Toshimi Mizobuchi, who was an instructor for new recruits in Unit 731, said the idea was to use 20 of the 500 new troops who arrived in Harbin in July 1945. A submarine was to take a few of them to the seas off Southern California, and then they were to fly -in a plane carried on board the submarine and contaminate San Diego with plague-infected fleas. The target date was to be Sept. 22, 1945.

Ishio Obata, 73, who now lives in Ehime prefecture, acknowledged that he had been a chief of the Cherry Blossoms at Night attack force against San Diego, but he declined to discuss details. "It is such a terrible memory that I don't want to recall it," he said.

Tadao Ishimaru, also 73, said he had learned only after returning to Japan that he had been a candidate for the strike force against San Diego. "I don't want to think about Unit 731," he said in a brief telephone interview. "Fifty years have passed since the war. Please let me remain silent."

It Is unclear whether Cherry Blossoms at Night ever had a chance of being carried out. Japan did indeed have at least five submarines that carried two or three planes each, their wings folded against the fuselage like a bird.

But a Japanese Navy specialist said the navy would have never allowed Its finest equipment to be used for an army plan like Cherry Blossoms at Night, partly because the highest priority in the summer of 1945 was to defend the main Japanese islands, not to launch attacks on the United States mainland.

If the Cherry Blossoms at Night plan was ever serious, it became irrelevant as Japan prepared to sur-render in early August 1945. In the last days of the war, beginning on Aug. 9, Unit 731 used dynamite to try to destroy all evidence of its germ warfare program, scholars say.

No Punishment, Little Remorse

Partly because the Americans helped cover up the biological warfare program in exchange for its data, Gen. Shiro Ishii, the head of Unit 731, was allowed to live peacefully until his death from throat cancer in 1959. Those around him in Unit 731 saw their careers flourish in the postwar period, rising to positions that included Governor of Tokyo, president of the Japan Medical Association and head of the Japan Olympic Committee.

By conventional standards, few people were more cruel than the farmer who as a Unit 731 member carved up a Chinese prisoner without anesthetic, and who also acknowledged that he had helped poison rivers and wells. Yet his main intention in agreeing to an interview seemed to be to explain that Unit 731 was not really so brutal after all.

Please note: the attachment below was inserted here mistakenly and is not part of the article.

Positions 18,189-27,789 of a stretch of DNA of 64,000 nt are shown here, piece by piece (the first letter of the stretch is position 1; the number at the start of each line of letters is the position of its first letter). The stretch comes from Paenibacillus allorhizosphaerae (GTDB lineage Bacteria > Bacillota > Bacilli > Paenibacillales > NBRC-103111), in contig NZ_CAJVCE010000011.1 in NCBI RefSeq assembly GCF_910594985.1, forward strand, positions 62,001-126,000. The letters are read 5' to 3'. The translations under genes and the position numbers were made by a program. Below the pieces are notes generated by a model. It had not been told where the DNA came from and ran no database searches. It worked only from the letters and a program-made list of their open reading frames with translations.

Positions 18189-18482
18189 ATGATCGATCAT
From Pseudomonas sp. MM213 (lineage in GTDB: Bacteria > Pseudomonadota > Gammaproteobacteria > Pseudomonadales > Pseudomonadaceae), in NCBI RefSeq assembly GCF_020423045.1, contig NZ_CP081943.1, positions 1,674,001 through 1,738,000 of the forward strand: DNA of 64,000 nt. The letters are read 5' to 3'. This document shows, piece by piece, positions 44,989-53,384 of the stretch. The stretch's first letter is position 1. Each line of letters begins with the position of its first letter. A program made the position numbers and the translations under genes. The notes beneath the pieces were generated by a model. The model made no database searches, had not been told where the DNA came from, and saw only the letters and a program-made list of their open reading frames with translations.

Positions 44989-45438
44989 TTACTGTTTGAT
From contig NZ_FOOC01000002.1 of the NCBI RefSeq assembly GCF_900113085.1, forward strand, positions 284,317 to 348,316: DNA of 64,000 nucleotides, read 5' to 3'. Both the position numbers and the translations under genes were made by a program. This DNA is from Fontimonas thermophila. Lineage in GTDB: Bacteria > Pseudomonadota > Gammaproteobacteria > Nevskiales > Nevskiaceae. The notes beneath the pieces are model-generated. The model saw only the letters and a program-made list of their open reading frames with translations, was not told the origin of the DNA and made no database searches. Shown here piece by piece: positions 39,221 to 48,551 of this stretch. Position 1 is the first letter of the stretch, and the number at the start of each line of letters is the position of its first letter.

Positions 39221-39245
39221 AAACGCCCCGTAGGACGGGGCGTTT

Asked why he had not anesthetized the prisoner before dissecting him, the farmer explained: "Vivisection should be done under normal circumstances. If we'd used anesthesia, that might have affected the body organs and blood vessels that we were examining. So we couldn't have used anesthetic."

When the topic of children came up, the farmer offered another justification: "Of course there were experiments on children. But probably their fathers were spies."

"There's a possibility this could happen again," the old man said, smiling genially. "Because in a war, you have to win."

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Women, especially when they get older, shit and stink, and when they shit anyway, and they enslave men, and are ugly, and they fuck around when they have the opportunity. No such problems with sex dolls, and they don't shit. Let's invest in a future without women.

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'My body was burning': survivors recall horror of Isis mustard gas attack

When the artillery shells whistled overhead, Ahmed Latouf hid in his kitchen with his wife and children and waited for their impact. They thudded into the fields nearby, causing no damage – or so Latouf thought.

Twelve hours later, however, his skin started to bubble and weep. His wife was soon in worse shape, with giant blisters spreading across her shoulders and most of her body gripped by a burning rash. His four-day-old daughter was in an even worse condition, and is not expected to live.

The 21 August attack left as many as 25 people in the northern Syrian village of Marea contaminated by a substance that has since been confirmed as mustard gas, a chemical weapon banned under the 1925 Geneva protocol.

The gas was loaded into artillery shells and fired from about 8km away, from an area controlled by Islamic State. The attack marked the second time that Isis is believed to have used the outlawed substance and is being seen in the opposition-held north and in Turkey as a serious escalation in the civil war.

In late August Kurdish troops in neighbouring Iraq were also affected by mustard gas, a substance first used in the first world war, and sporadically in wars across the world in the century since.

Isis is thought to have fired 59 shells on Marea, a small village near the Turkish border town of Killis that stands between their current frontline and apparent goal of Azaa, a large border post 10 miles further west. The extremists have twice tried to storm Marea and been pushed back by rebel groups who chased them from the area 18 months ago.

Mustard gas attack in Marea

The rebels have resisted Isis attempts to return, bringing with them an increasing amount of heavy weapons, some looted from Iraq, others from Syrian bases, and yet more bought on a buoyant black market across the chaotic north.

Latouf, 31, his family and three more of the wounded from Marea were taken across the Turkish border into Gaziantep, where they are now being treated in hospitals.